Ravallion, Martin and Quentin Wodon, ‘Does Child Labour Displace Schooling? Evidence on behavioural responses to an enrollment subsidy’, in 'Economic Journal', vol. 110, 2000, pp. 158-175.
This report examines the effects of enrolment subsidies offered in Bangladesh on child labour and schooling. The authors find a strong link between the subsidy and school attendance, but its impact on child labour is smaller for girls than for boys.
[External Web page]

Rosati, Furio and Mariacristina Rossi, 'Children’s Working Hours, School Enrolment, and Human Capital Accumulation: Evidence from Pakistan and Nicaragua', Understanding Children’s Work Series, UNICEF Innocenti Research Centre, Florence, 2001.
This report examines determinants of school attendance and hours worked by children in Nicaragua and Pakistan. Using a theoretical model, the authors analyse the effects of work on children’s school achievements. Based on their findings, they discuss policy implications as they relate to child labour and schooling.

Salazar, Maria Cristina and W. Alarcón Glasinovich, eds., 'Child work and Education: Five case studies from Latin America', Ashgate Publishing, Aldershot/UNICEF, Florence, 1998.
This research explores the relationship of child work, school curricula and family preferences in Brazil, Colombia, Ecuador, Guatemala and Peru. The authors conclude that the preference for work over school derives in part from an underestimation of the value of schooling and that improving school quality will help combat child labour.

Schiefelbein, Ernesto, 'School-related Economic Incentives in Latin America: Reducing Drop-out and Repetition and Combating Child Labour', Innocenti Occasional Papers, Child Rights Series no. 12, UNICEF Innocenti Research Centre, Florence, 1997.
This research examines educational achievement levels in Latin America and identifies strategies to improve the quality and relevance of education systems. The author pays particular attention to initiatives that help working children enrol in and complete school.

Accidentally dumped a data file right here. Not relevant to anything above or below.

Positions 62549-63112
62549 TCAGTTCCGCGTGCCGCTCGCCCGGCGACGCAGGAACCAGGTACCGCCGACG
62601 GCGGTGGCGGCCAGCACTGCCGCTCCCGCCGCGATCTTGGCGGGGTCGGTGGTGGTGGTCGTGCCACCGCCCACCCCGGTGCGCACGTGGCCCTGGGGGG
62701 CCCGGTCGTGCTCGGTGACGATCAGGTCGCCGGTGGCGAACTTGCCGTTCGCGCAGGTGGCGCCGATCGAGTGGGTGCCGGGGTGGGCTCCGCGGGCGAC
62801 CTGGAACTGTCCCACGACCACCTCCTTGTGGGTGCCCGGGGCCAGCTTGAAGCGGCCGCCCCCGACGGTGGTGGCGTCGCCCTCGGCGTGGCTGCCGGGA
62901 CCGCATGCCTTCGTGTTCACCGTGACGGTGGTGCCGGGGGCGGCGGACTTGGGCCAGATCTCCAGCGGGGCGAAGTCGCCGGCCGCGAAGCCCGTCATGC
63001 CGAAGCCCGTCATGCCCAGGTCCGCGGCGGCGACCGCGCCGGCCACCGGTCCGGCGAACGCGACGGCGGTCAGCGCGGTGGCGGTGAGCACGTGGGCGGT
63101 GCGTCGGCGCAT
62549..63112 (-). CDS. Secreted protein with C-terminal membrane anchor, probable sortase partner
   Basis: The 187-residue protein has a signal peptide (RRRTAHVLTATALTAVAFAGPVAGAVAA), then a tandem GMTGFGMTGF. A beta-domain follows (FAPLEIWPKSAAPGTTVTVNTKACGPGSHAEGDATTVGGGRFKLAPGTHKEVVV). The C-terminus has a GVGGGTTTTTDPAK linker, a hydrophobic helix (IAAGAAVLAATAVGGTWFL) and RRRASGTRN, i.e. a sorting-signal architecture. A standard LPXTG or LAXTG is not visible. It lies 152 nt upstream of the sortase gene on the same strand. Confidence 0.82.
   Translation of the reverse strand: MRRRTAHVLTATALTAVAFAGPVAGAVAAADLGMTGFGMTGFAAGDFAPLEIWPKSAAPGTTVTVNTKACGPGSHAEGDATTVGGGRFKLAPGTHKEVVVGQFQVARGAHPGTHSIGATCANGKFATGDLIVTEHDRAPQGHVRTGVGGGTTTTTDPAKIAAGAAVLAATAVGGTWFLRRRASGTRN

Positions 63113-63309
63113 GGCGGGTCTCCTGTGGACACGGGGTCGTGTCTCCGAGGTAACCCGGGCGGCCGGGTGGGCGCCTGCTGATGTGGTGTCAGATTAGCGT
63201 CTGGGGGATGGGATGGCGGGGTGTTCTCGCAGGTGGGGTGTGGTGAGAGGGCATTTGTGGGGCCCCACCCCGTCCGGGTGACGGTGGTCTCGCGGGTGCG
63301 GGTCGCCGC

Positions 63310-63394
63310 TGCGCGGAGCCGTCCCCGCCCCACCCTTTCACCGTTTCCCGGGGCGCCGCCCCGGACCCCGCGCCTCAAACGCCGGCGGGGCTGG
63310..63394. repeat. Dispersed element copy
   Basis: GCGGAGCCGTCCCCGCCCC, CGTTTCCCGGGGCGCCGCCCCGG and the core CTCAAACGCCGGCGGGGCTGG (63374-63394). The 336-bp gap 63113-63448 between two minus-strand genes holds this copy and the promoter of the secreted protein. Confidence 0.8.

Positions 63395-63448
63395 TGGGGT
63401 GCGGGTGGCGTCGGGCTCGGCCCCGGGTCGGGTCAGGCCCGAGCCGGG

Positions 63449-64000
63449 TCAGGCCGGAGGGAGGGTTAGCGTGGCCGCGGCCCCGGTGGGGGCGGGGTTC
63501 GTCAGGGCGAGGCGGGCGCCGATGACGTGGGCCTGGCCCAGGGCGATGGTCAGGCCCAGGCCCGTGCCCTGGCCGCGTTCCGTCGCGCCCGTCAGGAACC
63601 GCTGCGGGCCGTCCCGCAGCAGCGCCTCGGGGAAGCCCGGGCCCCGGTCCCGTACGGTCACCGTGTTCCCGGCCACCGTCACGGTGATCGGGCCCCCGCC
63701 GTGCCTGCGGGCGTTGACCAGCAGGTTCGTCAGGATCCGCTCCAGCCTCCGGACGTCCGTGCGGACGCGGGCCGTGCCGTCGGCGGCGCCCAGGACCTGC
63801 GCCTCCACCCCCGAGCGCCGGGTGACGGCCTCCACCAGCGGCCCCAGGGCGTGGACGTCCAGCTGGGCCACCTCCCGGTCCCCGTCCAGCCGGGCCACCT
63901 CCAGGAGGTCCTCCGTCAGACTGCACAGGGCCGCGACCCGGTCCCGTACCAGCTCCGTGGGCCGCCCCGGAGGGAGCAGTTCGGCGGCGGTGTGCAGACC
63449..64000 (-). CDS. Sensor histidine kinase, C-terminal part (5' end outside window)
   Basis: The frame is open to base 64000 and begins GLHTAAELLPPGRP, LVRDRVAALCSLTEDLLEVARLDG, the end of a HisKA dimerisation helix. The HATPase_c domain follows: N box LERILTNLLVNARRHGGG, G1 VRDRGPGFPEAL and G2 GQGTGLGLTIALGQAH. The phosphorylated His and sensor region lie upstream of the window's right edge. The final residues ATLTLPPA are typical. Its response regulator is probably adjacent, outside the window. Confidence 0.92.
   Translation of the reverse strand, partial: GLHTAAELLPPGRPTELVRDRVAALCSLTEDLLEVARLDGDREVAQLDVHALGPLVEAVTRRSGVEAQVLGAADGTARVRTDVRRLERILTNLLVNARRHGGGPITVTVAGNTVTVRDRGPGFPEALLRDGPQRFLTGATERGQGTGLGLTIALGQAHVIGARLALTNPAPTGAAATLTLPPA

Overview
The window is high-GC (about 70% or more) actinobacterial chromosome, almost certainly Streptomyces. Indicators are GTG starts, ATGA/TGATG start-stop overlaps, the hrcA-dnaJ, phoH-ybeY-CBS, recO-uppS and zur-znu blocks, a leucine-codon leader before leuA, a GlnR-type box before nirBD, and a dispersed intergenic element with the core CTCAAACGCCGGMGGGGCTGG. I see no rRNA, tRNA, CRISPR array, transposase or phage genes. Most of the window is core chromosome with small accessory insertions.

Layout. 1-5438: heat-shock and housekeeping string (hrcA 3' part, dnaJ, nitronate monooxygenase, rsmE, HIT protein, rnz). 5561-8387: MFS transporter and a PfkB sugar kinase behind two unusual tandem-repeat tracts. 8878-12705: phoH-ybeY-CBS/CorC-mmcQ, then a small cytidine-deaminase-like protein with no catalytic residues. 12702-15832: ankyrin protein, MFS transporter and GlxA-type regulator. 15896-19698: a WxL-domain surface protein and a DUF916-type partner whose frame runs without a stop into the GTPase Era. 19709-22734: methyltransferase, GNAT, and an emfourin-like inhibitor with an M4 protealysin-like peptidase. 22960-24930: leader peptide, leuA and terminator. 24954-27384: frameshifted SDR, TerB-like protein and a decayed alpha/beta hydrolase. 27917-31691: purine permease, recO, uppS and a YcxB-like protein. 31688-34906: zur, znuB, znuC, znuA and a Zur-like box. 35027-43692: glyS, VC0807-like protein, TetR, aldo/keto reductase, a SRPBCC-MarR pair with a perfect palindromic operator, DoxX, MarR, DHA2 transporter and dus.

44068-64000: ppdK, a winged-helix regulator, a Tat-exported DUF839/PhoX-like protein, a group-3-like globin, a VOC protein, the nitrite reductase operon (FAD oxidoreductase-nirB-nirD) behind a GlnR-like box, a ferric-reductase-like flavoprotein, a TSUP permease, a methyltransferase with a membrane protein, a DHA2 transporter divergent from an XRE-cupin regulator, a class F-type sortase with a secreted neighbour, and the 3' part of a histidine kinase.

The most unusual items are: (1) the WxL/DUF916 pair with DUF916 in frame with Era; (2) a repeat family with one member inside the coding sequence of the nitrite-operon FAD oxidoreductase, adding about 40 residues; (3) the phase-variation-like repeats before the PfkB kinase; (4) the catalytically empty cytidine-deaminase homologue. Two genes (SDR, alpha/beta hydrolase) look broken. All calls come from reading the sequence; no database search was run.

Tomasevski, Katarina, 'A Human Rights Approach to the Elimination of Child Labour through Free and Compulsory Education', Working Paper, International Labour Organization, International Programme on the Elimination of Child Labour, Geneva, 2003.
The author presents a human rights approach to the elimination of child labour and examines existing models linking the right to education with the prohibition of child labour. This report underscores the global consensus of the importance of education in poverty eradication and advocates for free, compulsory schooling.

United States General Accounting Office, 'Child Labor in Agriculture: Changes needed to better protect health and educational opportunities', Health, Education, and Human Services Division, United States General Accounting Office, Washington, D.C., 1998.
This report recommends strategies to increase educational possibilities for migrant and seasonal child workers in agriculture, including illegal workers, and suggests ways to improve oversight by the United States Department of Labor.